The Last Days of Optimism
Oct 15th 2012 11:30AM
Updated Oct 15th 2012 11:34AM
On this day in economic and financial history...
Yale economist Irving Fisher offered one of the most infamously incorrect stock market predictions of all time on Oct. 15, 1929. Speaking at the Purchasing Agents Association's monthly dinner, he claimed that stock prices had reached "what looks like a permanently high plateau."
The Dow Jones Industrial Average (INDEX: ^DJI) closed at 347.24 on the day of Fisher's speech, a decline of 9% from the all-time high reached a month earlier. It would not be long before the market fell apart. From the day of Fisher's prediction to the end of October the Dow would lose 21% of its value. One full year after the "permanently high plateau," the Dow had lost 42% of its value. From peak to trough, over the course of three years, the Dow would be reduced to just 10% of its former heights.
Fisher's statements, as recorded by a New York Times reporter, were detailed and assertive, and wrong in virtually every way:
Mr. Fisher declared realized and prospective increases in earnings, to a very large extent, had justified this rise, adding that "time will tell whether the increase will continue sufficiently to justify the present high level. I expect that it will."
"I believe that the principle of the investment trusts is sound," Mr. Fisher summed up, "and the public is justified in participating in them, with due regard to the character and reputation of those conducting them. ... I do not feel that there will soon, if ever, be a fifty or sixty-point break below present levels."
While the tone of his address proper reflected a moderate optimism, in the informal questioning which followed Professor Fisher fell into almost unqualified optimism. In reply to one question, he declared that he expected "to see the stock market a good deal higher than it is today, within a few months."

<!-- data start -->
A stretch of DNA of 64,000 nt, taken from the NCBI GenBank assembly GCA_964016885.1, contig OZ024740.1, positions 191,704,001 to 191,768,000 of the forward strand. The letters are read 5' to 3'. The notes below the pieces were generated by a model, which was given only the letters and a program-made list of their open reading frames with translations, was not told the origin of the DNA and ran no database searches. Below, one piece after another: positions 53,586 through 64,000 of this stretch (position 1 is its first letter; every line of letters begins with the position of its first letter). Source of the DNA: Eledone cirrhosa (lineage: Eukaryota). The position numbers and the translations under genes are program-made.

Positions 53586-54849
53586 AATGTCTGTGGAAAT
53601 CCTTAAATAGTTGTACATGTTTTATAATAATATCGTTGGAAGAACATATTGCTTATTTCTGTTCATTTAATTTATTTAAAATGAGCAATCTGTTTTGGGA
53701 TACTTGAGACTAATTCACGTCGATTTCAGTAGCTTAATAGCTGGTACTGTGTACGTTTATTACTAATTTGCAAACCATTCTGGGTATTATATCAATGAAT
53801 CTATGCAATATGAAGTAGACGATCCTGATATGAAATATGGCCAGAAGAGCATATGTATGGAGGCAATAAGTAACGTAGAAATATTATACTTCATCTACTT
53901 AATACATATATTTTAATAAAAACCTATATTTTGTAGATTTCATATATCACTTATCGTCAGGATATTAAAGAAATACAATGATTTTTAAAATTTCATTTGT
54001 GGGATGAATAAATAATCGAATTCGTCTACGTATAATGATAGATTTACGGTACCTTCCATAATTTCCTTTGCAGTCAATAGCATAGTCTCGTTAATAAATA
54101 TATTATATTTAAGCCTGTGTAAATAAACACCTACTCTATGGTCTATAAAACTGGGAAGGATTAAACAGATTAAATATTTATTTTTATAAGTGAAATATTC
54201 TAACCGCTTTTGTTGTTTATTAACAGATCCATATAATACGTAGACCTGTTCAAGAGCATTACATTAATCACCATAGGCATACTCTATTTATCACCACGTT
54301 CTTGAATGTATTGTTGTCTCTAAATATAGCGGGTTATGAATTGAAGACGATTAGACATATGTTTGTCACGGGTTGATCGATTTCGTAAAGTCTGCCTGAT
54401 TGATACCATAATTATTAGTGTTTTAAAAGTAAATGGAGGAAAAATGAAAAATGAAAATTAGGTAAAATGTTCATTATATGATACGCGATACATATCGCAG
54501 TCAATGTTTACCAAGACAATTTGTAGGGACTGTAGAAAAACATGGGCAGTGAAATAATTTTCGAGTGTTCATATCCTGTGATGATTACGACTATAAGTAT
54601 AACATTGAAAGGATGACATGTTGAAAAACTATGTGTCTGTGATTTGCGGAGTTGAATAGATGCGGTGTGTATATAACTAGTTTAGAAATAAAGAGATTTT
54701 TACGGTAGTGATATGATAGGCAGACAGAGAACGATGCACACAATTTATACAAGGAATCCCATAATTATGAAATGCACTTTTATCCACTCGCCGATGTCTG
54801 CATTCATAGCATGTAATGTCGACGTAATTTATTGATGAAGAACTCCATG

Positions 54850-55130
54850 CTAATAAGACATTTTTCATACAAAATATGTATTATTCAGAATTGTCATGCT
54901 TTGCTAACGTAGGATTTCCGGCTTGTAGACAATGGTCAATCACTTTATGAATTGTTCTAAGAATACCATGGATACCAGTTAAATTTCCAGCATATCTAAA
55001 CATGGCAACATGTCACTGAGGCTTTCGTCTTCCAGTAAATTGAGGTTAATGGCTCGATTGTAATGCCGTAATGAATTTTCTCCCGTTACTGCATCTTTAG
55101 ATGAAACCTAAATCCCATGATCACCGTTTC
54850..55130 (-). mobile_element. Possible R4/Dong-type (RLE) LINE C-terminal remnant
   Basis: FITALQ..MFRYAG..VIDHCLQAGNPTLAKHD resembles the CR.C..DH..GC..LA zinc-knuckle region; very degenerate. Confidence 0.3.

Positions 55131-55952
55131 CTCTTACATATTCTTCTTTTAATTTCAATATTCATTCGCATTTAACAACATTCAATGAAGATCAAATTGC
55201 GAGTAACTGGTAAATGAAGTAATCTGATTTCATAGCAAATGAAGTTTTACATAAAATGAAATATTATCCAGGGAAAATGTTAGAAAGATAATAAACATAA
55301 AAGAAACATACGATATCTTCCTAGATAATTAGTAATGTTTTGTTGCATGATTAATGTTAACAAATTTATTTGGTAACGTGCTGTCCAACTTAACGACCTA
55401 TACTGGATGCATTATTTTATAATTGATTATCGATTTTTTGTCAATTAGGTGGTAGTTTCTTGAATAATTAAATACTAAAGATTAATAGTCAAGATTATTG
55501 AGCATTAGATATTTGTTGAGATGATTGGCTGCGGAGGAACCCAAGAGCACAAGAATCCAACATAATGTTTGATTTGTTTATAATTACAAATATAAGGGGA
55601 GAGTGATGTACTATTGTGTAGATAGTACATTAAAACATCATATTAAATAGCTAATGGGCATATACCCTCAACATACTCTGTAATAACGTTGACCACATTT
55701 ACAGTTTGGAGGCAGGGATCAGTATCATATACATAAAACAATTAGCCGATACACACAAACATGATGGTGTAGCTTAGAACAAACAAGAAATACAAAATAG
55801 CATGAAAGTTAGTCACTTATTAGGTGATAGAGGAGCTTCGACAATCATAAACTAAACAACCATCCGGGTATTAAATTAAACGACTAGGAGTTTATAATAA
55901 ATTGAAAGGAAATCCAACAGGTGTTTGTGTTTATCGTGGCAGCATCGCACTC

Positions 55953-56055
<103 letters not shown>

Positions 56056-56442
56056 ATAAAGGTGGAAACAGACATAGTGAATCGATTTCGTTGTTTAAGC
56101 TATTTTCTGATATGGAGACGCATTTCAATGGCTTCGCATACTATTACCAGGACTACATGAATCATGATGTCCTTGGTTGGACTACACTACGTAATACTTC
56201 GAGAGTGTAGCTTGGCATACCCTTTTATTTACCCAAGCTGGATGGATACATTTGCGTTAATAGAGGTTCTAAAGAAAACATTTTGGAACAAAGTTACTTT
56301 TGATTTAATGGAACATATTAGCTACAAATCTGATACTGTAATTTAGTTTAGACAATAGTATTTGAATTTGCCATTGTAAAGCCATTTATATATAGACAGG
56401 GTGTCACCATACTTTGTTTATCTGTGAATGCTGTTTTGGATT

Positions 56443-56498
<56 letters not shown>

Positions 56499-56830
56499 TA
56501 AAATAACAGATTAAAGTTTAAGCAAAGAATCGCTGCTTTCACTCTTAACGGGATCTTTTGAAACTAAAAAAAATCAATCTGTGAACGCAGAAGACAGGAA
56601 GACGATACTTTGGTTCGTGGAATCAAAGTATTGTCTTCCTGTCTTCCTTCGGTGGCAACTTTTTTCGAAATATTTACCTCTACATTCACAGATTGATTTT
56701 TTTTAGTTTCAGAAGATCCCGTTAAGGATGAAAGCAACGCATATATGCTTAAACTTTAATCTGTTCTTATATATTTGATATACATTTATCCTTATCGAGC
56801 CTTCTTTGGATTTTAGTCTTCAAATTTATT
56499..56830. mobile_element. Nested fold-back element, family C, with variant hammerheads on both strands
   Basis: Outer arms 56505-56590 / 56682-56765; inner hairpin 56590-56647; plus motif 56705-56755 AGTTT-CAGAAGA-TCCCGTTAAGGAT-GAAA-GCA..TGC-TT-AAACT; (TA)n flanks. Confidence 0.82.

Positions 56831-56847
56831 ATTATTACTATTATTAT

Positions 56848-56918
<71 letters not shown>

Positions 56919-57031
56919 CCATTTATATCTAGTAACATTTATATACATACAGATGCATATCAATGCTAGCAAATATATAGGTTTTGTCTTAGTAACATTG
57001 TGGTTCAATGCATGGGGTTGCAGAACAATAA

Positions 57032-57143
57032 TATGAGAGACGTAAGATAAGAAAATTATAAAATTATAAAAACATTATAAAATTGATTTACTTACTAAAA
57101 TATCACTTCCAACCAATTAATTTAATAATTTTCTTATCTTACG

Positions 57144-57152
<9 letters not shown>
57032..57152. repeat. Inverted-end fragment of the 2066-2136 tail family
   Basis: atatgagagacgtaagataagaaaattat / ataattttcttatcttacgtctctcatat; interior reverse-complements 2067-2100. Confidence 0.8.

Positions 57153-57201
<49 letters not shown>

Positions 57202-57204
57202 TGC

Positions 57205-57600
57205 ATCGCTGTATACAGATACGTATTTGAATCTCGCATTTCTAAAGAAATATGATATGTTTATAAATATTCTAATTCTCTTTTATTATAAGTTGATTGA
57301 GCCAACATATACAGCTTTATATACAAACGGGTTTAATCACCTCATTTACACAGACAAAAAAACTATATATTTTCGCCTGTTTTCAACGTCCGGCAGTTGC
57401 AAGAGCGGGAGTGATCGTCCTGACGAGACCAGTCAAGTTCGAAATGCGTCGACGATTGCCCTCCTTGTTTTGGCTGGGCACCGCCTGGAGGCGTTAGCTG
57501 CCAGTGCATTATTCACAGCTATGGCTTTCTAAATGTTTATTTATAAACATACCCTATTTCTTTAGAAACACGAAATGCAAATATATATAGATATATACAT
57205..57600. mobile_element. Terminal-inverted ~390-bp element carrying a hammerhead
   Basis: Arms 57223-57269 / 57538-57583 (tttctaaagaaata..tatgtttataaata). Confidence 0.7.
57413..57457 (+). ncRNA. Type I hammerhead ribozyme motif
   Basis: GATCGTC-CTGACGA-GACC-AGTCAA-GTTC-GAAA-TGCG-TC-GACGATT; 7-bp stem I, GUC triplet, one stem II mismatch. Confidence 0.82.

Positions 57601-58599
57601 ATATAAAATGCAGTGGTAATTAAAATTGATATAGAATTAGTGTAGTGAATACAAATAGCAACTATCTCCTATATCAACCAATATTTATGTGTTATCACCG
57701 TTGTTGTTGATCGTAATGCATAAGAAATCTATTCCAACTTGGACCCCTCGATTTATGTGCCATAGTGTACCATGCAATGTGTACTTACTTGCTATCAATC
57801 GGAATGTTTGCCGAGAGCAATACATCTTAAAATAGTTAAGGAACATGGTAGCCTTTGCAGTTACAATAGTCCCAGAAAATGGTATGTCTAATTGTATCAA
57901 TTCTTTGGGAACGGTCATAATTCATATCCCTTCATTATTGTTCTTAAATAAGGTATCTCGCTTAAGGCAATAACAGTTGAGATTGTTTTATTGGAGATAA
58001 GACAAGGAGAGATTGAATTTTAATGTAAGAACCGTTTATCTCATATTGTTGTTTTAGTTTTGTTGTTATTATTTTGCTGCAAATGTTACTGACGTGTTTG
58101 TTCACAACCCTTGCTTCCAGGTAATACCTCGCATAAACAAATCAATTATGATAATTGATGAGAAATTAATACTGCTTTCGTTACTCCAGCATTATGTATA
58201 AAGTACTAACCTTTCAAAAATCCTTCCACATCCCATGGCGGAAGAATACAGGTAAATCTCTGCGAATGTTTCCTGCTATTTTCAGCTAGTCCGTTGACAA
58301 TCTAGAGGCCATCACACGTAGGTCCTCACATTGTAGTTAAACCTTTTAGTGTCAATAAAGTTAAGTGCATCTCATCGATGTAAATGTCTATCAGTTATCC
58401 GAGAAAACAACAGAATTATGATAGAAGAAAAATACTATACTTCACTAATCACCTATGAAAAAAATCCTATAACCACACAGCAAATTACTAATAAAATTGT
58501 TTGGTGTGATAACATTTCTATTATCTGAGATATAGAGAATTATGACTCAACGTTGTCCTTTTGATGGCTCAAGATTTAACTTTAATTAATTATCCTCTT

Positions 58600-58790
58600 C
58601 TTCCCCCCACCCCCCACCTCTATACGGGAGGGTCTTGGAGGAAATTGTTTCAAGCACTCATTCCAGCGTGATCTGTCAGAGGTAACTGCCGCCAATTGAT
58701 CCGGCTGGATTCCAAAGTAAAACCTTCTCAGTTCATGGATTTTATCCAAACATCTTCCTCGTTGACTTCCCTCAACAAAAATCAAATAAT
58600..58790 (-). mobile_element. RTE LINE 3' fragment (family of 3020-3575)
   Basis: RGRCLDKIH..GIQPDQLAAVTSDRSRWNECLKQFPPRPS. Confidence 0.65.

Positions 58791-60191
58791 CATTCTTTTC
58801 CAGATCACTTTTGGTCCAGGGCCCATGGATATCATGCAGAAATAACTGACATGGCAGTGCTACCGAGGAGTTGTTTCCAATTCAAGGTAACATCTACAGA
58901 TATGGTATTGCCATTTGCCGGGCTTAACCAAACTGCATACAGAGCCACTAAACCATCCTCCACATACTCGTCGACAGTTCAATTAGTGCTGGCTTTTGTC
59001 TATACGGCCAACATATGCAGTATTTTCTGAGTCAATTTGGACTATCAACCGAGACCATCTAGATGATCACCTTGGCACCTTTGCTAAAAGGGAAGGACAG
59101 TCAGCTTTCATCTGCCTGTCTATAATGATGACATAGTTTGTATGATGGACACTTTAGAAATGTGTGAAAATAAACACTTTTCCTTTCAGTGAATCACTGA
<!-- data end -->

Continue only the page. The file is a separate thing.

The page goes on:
Irving Fisher died on April 29, 1947. The Dow, at the time, was still only at half the levels it had reached on the day of his speech. It would not surpass the value of Oct. 15, 1929 for another decade.
Dow component Pfizer (NYS: PFE) celebrates its founding this month, with Oct. 15, 1849 a possible (though unconfirmed) date of birth. Established as Charles Pfizer and Company in Brooklyn, the company was known primarily as a chemical manufacturer until it became one of the earliest modern American pharmaceutical companies when it began making penicillin for the military.
Pfizer celebrated its 160th anniversary by completing one of the largest acquisitions in history. Wyeth became part of Pfizer as the result of a $68 billion buyout on Oct. 15, 2009.
Sinking like a stone
Less than a month after suffering an all-time record point decline, the Dow continued its brutal 2008 fall on Oct. 15 with the second-largest point decline ever recorded. The 733-point drop resulted in a 7.9% loss of the index's value, and this was also the largest percentage decline since 1987's Black Monday. Weak retail sales and Ben Bernanke's comments to the Economic Club of New York contributed to an aggregate $1.1 trillion loss of market value, according to CNN Money's daily recap.
However, some Dow stocks resisted the panic selling thanks to unexpectedly strong earnings reports. JPMorgan (NYS: JPM) posted a profit where analysts had expected a loss, despite the charges resulting from its Washington Mutual acquisition. Intel (NAS: INTC) and Coca-Cola (NYS: KO) both beat earnings while missing revenue expectations. Coke was the only Dow stock to post gains on Oct. 15, 2008. JPMorgan has since lagged the Dow's rebound as the banking system's deep problems have become more apparent, but both Intel and Coke have bested the index's growth since this drop.
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The article The Last Days of Optimism originally appeared on Fool.com.Fool contributor Alex Planes holds no financial position in any company mentioned here. Add him on Google+, or follow him on Twitter @TMFBiggles for more news and insights. The Motley Fool owns shares of JPMorgan Chase, Intel, and Coca-Cola. The Fool has buy on Coca-Cola. The Fool has buy on JPMorgan Chase. The Fool has on Intel. Motley Fool newsletter services have recommended buying shares of Intel and Coca-Cola. Motley Fool newsletter services have recommended writing puts on Intel. The Motley Fool has a disclosure policy. We Fools may not all hold the same opinions, but we all believe that considering a diverse range of insights makes us better investors. Try any of our Foolish newsletter services free for 30 days.
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